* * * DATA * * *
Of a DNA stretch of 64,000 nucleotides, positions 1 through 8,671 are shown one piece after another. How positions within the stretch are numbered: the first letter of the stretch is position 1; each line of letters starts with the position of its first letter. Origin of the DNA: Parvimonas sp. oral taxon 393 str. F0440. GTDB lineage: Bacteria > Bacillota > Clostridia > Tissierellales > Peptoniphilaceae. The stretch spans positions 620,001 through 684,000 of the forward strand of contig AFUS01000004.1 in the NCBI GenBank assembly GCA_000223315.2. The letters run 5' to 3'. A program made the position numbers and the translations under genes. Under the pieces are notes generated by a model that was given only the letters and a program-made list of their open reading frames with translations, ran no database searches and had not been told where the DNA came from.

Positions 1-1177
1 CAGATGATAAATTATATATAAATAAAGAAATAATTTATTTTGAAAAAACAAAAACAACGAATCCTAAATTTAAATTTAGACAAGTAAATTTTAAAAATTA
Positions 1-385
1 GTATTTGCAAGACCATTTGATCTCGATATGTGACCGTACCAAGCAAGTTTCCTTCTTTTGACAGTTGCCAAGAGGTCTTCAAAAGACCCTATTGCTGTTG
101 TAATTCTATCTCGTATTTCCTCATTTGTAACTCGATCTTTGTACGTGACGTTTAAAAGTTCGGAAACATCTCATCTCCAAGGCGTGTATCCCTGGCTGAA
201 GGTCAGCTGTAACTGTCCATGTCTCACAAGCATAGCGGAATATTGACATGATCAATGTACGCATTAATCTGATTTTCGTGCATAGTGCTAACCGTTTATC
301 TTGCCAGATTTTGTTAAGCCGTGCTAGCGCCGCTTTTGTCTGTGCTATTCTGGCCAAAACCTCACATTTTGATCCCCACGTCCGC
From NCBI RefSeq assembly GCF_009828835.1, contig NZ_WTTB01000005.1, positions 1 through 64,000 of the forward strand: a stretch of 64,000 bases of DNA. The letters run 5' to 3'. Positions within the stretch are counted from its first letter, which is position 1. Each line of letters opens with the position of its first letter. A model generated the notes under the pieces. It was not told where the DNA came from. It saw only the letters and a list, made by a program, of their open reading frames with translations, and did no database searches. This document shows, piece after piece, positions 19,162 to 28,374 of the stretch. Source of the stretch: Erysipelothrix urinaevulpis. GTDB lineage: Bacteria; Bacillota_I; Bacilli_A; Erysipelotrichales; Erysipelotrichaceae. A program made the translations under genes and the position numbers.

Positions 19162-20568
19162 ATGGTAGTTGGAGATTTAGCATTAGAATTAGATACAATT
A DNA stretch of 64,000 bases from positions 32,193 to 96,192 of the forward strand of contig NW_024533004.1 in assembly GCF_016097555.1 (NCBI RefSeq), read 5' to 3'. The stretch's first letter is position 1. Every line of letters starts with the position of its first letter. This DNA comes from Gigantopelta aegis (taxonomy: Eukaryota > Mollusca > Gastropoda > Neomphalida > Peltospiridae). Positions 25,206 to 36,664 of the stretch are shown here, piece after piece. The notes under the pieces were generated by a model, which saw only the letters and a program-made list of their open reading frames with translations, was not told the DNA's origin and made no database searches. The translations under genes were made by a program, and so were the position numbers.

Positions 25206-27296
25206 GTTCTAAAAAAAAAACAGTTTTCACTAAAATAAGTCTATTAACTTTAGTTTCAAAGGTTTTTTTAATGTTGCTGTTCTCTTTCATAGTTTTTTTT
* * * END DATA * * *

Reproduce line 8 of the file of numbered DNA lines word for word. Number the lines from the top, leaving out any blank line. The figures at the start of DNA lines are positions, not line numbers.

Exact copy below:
301 TTGCCAGATTTTGTTAAGCCGTGCTAGCGCCGCTTTTGTCTGTGCTATTCTGGCCAAAACCTCACATTTTGATCCCCACGTCCGC